EFD Software describes HD Tune on the company's website as such: "HD Tune is a hard disk utility with many functions. It can be used to measure the drive's performance, scan for errors, check the health status (S.M.A.R.T.), securely erase all data and much more." The latest version of the benchmark added temperature statistics and improved support for SSDs, among a few other updates and fixes.

chart hdtune transfer sabrent rocket

chart hdtune burst sabrent rocket

chart hdtune cpu sabrent rocket

chart hdtune access sabrent rocket

Once again, most of the tests here are sequential reads and writes, and the Rocket NVMe 4.0 does pretty well when connected via PCIe 4.0. The most pleasantly surprising result is the access latency test, where on PCIe 4 the drive turned around its score in IOMeter. CPU usage wasn't the very lowest among our drives, but none of these storage devices put much strain on a modern CPU. As far as the rest of the tests go, SSDs rarely max out their theoretical sequential read and write performance here, so it's no surprise that the Sabrent drive doesn't, either. Overall, this is a pretty solid result, but not an earth-shaking paradigm shift. PCIe 4 definitely has its uses, but they're not fully realized here. 


CrystalDiskMark x64 Benchmarks
Synthetic File Transfer Tests
CrystalDiskMark is a synthetic benchmark that tests both sequential and random small and mid-sized file transfers using incompressible data. It provides a quick look at best and worst case scenarios with regard to SSD performance, best case being larger sequential transfers and worse case being small, random transfers.

chart crystalmark sequential sabrent rocket

chart crystalmark q32t1 sabrent rocket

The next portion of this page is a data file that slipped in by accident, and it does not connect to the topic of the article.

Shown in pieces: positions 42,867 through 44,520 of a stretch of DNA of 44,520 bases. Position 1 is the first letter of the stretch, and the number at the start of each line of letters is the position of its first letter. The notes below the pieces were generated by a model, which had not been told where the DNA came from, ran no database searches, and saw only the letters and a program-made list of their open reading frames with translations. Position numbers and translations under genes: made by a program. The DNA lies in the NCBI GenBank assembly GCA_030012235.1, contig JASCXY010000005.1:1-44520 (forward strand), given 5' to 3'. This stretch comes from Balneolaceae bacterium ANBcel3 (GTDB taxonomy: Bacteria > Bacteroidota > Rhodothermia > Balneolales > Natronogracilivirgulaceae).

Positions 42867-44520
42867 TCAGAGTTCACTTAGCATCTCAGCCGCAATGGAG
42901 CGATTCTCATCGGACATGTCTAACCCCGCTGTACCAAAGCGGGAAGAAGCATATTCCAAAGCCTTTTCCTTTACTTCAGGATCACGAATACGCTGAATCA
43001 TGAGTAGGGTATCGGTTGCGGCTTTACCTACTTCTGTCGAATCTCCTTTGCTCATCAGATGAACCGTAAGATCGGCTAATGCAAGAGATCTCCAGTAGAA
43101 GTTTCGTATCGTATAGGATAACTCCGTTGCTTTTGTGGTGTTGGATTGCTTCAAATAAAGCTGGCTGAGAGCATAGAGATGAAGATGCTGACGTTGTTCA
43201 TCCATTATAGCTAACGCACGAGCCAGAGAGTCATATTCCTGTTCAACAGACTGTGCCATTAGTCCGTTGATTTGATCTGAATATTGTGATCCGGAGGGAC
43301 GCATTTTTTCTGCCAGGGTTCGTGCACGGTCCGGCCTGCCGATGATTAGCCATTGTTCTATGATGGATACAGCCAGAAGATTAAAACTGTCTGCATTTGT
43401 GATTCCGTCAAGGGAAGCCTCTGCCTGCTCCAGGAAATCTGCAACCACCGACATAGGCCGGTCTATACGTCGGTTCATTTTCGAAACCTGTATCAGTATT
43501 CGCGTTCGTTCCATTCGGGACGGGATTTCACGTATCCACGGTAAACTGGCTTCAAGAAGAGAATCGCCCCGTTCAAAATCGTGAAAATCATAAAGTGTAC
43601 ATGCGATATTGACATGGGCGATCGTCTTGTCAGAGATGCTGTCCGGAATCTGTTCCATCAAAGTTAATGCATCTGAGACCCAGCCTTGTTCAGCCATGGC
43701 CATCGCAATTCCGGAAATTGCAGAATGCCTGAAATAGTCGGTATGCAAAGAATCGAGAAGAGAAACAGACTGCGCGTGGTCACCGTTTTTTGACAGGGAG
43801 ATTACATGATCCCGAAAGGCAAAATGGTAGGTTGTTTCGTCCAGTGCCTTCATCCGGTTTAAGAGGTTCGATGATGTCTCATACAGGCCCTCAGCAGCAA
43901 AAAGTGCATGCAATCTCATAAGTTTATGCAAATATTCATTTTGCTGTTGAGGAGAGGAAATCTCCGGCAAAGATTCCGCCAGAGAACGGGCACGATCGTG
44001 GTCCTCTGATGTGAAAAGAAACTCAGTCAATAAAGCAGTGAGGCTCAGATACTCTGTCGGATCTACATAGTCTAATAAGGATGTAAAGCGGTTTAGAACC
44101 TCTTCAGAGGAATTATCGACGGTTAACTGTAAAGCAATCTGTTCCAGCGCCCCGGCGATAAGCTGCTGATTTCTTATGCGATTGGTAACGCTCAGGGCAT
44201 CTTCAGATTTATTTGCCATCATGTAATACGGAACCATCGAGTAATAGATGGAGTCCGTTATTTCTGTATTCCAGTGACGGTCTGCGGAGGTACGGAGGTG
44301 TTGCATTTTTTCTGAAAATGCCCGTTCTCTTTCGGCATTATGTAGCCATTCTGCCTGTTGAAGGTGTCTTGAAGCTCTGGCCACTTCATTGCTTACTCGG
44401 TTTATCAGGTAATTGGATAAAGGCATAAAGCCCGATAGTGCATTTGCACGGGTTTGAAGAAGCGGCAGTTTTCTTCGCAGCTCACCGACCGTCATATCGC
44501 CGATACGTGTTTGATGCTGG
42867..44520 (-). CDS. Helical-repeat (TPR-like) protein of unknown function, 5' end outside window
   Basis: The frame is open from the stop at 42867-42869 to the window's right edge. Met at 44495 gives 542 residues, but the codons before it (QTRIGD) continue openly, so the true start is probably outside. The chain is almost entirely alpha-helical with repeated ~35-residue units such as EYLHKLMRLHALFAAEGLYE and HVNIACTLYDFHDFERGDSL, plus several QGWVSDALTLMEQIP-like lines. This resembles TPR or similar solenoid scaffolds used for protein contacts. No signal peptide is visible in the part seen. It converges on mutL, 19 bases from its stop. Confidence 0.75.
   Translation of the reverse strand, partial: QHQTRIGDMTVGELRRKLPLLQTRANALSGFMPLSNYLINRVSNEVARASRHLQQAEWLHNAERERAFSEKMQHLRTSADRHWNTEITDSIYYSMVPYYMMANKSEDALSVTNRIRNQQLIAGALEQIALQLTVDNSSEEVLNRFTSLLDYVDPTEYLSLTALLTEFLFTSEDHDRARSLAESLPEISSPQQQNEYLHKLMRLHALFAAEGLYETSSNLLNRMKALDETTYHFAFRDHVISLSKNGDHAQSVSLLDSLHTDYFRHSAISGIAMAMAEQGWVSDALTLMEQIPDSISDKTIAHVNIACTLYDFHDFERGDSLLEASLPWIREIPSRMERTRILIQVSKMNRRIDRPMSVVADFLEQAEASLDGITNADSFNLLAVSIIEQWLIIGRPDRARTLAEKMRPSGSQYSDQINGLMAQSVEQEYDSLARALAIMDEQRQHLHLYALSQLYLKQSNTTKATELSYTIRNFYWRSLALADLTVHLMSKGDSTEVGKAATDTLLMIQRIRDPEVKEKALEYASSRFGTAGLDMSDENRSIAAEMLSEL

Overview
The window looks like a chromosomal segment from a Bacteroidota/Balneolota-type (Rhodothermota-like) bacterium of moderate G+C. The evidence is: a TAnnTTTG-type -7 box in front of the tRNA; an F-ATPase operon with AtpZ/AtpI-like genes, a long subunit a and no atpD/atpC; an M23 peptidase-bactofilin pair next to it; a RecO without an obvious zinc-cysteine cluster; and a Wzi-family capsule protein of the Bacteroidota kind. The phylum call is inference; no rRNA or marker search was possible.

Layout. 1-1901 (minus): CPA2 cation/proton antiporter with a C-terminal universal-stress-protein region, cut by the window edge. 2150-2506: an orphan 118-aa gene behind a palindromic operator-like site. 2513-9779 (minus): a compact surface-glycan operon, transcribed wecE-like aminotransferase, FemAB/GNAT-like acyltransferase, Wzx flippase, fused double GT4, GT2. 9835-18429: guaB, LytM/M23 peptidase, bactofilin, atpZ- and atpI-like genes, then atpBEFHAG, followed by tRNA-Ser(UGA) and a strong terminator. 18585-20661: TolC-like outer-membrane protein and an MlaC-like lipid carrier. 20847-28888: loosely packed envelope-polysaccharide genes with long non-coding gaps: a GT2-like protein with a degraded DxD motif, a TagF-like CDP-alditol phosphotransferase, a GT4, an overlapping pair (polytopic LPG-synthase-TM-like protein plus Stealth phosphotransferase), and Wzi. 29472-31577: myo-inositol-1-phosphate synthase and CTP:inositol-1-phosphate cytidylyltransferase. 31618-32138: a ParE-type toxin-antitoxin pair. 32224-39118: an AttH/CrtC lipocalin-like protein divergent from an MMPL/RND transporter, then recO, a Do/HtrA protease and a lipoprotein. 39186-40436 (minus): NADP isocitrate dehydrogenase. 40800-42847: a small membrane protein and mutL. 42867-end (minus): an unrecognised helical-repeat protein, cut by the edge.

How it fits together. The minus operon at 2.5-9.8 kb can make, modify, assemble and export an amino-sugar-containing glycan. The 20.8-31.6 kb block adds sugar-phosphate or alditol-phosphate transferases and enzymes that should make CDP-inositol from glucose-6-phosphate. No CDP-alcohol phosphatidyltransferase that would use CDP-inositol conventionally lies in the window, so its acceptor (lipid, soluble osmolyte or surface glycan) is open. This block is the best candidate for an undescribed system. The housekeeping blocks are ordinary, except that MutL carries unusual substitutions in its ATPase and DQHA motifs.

In the Q32T1 tests (which means the test maintains a queue depth of 32, with just one thread doing all the work), the Sabrent drive pulls up the rear while on PCIe 3, but all of these results are pretty tight, so we wouldn't read too much into it. On the other hand, PCIe 4 once again lets the drive stretch its legs in a totally sequential read and write environment. This backs up what we saw earlier, but doesn't really give us anything new. On the other hand, 4kB read and write performance is new, and the Rocket NVMe 4.0 does about the same as any other drive. PCIe 4, as we saw with small transfers in ATTO, doesn't really do anything, and actually kind of hurts performance. It's still tough to take away too much from a total platform change. 

chart crystalmark q8t8 sabrent rocket

chart crystalmark q1t1 sabrent rocket

The remaining 4kB tests use varying queue depths and available threads to process information. Here, we do start to see the additional bandwidth (or maybe the extra processing horsepower of our Ryzen) start to pay off as the PCIe 4 result is the top of our chart. The apples-to-apples comparison on PCIe 3 is a bit less stellar, but still respectable. We don't see a reason to spend more on this drive just to saddle it with older PCI Express technology, but if you're buying and SSD today and plan to carry it over in a future system upgrade, these results show how it will perform.